Sally* is a happy and thriving adult, whose independence and sociability is at a great level. But rewind to 2011, when Sarah first moved to one of our care homes in Southampton, it was a completely different story.
Sally*, who has learning disabilities and Down’s syndrome, really struggled during her time in the main house with the people we support. She had a lot of difficulties living with others which would not only cause Sally* distress and anxiety, but it also had an impact on the other residents at the home.
She would express her anxiety by sitting in the middle of the hallway and refuse to move. She spent most of her time doing this, as well as occasionally lashing out at others. It was clear she was not using her skills or leading a fulfilling life.
Most people assumed this behaviour was just how Sally* was and always had been – but staff began to realise that a few changes could turn her life around. Emma, the home manager, decided to undertake a support review with the aim of creating an action plan. This process involved a mental capacity assessment as well as a best interest meeting.
All of the relevant people were involved and kept updated throughout the journey – including Sally’s* social worker, advocate, behavioural therapist, keyworker as well as her dad and brother. It was decided that the best thing for Sally* would be for her to transition into the annexe of the home. This would allow her to have her own space, which is exactly what she wanted and required, but would still give her the level and amount of care and support she needed.
It took months of careful planning and active support for Sally* to successfully transition into the annexe. She’s been very settled in her home for a while now and her staff team have seen incredible developments in Sally*.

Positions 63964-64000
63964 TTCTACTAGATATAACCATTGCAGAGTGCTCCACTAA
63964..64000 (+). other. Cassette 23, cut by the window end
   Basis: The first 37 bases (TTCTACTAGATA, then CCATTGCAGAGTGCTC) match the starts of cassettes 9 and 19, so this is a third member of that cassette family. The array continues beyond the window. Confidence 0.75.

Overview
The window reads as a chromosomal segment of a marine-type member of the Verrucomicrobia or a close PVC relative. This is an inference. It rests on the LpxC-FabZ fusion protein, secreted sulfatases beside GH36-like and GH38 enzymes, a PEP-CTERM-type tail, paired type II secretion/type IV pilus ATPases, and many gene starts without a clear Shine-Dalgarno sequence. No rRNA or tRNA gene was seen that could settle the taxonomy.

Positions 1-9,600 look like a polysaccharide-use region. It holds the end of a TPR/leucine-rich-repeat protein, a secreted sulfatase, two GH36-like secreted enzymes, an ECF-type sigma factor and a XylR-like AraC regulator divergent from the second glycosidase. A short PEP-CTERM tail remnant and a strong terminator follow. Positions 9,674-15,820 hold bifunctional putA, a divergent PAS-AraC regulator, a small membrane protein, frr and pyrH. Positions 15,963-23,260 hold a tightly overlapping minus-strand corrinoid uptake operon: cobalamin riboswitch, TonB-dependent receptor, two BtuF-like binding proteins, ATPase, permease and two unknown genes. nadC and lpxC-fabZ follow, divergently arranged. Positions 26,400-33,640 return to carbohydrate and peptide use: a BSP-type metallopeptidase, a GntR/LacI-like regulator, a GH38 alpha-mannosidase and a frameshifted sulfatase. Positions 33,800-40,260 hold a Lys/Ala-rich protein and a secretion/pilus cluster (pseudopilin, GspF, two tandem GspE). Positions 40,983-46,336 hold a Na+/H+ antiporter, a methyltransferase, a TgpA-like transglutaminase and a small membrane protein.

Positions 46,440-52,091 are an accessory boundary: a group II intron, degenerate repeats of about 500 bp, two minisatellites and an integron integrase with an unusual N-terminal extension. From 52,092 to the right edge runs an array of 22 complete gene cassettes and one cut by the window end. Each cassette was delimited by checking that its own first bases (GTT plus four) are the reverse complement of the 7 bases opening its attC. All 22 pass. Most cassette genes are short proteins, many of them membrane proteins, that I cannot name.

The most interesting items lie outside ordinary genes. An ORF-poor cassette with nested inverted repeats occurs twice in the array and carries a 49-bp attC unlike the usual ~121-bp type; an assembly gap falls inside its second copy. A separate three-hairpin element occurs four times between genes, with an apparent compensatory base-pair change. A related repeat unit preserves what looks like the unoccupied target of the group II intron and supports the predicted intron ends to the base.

Sally*now has an amazing quality of life. She’s developed a range of new skills and is now also using a variety of skills that she had not used for a few years due to not being in the right environment. Sally* enjoys cooking, maintaining her home, participating in arts and crafts, listening to music, swimming, going into the sensory room, doing puzzles and so much more. When asked, Sally* says her favourite thing to do is going for a drive.
Sally* is now able to socialise and enjoy the company of others. She always makes sure to give everyone who visits her annexe a warm welcome and offers them a drink. Sally* has visits from some of the other people supported at our services to her annexe, who stay for a cup of tea, cake and a chat. Her Dad and brother also visit and are always made a cup of tea by Sally* which they are amazed about.
She has gone from strength to strength. Her behaviours have lessened, her anxiety has reduced and she is achieving so much more. It’s been an incredible transition for Sally*. Her support team and her loved ones are over the moon with the goals she has been able to achieve, many goals that were not even considered possible when she first moved to the home.
*Some details have been changed for confidentiality reasons.